“Cash is King”. This is a familiar adage in business and we don’t believe that there is any business owner who has never been required to commit some thought to the process of cash flow management. Perhaps we are confident in making this statement, because cash flow is truly such an indiscriminate area in finance, affecting business through the entire spectrum, from micro-enterprises to large multinational corporate companies, as was recently demonstrated by the near-collapse of African Bank.
Cash flow is the lifeblood of any organisation, especially in a small and medium enterprise (SME) context, since it is often harder for SMEs to obtain short-term finance (or bail-outs). Yet, many small business owners, despite understanding the implications of cash flow pressures, often don’t have the necessary tools to proactively manage cash flow. In order to effectively manage cash flow, however, it is necessary to first understand the process.
To do this one should look at how transactions move from the income statement through the balance sheet until they get converted to cash. If, for instance, a company which is in a growth phase provides debtor terms of 30 days and is trading in the goods market, the following might be applicable:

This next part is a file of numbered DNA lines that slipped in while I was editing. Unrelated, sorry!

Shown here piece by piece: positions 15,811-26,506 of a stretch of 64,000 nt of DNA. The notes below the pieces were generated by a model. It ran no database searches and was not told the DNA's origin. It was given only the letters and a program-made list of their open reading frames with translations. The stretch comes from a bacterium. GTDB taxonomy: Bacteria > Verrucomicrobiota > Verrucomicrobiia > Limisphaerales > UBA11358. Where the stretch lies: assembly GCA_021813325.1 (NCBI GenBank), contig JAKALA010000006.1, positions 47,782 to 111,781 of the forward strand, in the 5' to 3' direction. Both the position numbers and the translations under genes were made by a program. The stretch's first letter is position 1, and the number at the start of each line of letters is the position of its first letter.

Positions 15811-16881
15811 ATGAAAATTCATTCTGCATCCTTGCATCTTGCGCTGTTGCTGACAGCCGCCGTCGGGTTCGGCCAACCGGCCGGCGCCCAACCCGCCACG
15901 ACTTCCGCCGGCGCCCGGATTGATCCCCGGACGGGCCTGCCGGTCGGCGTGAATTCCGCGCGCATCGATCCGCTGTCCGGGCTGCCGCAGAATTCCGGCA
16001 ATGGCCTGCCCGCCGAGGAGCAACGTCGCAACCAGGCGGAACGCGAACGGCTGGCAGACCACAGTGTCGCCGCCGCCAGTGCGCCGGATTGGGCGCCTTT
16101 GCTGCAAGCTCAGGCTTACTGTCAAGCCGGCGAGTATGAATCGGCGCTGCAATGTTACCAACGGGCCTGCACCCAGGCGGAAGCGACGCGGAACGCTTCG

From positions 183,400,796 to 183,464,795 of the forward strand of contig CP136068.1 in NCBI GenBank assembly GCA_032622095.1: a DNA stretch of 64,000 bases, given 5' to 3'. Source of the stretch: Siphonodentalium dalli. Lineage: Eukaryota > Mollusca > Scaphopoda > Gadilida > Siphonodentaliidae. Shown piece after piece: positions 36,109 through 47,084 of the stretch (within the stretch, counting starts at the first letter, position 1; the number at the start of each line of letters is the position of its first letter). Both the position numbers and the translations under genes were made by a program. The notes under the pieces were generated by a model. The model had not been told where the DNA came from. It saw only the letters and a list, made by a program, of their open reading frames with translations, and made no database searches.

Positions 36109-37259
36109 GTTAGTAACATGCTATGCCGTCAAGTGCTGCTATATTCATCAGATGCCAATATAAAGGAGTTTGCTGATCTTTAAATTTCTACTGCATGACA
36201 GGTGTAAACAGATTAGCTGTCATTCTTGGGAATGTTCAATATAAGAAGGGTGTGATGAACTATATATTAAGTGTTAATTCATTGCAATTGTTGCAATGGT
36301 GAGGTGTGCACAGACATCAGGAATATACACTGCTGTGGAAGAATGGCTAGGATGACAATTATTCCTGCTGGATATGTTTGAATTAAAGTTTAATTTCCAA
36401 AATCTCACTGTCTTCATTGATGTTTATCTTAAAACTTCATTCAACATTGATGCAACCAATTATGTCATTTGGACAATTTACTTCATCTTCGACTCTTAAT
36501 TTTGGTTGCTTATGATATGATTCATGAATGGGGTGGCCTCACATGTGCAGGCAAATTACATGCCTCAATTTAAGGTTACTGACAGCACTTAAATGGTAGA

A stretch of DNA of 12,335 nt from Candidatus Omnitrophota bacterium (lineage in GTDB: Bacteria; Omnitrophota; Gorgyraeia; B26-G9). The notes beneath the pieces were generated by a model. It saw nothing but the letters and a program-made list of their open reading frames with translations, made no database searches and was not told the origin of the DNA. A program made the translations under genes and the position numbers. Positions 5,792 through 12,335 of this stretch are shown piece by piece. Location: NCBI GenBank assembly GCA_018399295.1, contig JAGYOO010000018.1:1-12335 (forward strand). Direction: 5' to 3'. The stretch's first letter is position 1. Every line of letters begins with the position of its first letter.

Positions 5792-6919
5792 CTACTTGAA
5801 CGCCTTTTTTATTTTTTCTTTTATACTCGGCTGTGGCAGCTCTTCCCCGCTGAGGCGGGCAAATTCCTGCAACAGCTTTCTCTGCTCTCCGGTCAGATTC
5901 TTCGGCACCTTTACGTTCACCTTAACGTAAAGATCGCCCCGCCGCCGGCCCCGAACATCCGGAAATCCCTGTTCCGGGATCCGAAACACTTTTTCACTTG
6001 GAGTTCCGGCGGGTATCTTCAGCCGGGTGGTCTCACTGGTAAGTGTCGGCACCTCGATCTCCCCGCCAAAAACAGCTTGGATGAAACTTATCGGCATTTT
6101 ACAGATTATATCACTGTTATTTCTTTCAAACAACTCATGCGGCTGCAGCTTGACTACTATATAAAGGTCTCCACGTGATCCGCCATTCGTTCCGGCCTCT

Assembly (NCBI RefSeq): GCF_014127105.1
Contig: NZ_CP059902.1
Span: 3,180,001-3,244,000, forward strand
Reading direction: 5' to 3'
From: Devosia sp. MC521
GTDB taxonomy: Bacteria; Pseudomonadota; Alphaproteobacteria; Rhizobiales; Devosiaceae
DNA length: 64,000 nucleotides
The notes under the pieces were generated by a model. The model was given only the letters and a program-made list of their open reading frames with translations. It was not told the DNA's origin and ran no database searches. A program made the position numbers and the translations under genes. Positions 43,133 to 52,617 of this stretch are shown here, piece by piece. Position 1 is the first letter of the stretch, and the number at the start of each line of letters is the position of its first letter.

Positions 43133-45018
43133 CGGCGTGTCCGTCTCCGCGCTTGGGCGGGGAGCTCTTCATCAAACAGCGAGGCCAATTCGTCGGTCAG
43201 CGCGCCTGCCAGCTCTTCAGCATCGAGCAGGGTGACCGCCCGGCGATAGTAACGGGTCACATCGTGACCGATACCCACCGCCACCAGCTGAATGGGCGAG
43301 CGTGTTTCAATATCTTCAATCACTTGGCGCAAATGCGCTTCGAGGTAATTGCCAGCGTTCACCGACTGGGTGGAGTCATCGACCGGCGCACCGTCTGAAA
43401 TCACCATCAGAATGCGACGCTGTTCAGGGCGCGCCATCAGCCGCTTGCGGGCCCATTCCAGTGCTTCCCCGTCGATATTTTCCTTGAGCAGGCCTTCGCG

In order to sustain growth, capital expenditure will need to be invested in advance to expand capacity, while the return on investment will only materialise in the future when excess short-term capacity is fully utilised.
Cost of sales will often be payable long before raw materials have been converted to finished goods during the production process, while a debtor will only be created once the converted finished goods are actually sold.
Once finished goods are sold, a debtor will be created, but the company might wait up to 30 days (or more) until the account is paid and the proceeds will reflect in the bank account.
Cash spent will therefore in many cases end up in the balance sheet as operational assets (such as production machinery), inventory and debtors, causing a time delay between expenses paid and cash being generated. This effect of cash inflows usually lagging cash outflows creates cash flow pressures that need to be managed.
We will explore ways to proactively manage cash flow in newsletters to follow, but common tools in the SME context might include access to short-term finance, managing debtor and creditor payment terms, managing inventory levels and inventory flow, and a general understanding of your personal cash flow context.
For now, we wish you positive cash flow until our next newsletter, but should you wish to talk to us about any cash flow related issues, please contact Malan Botha (firstname.lastname@example.org) or Arnold Scholtz (email@example.com).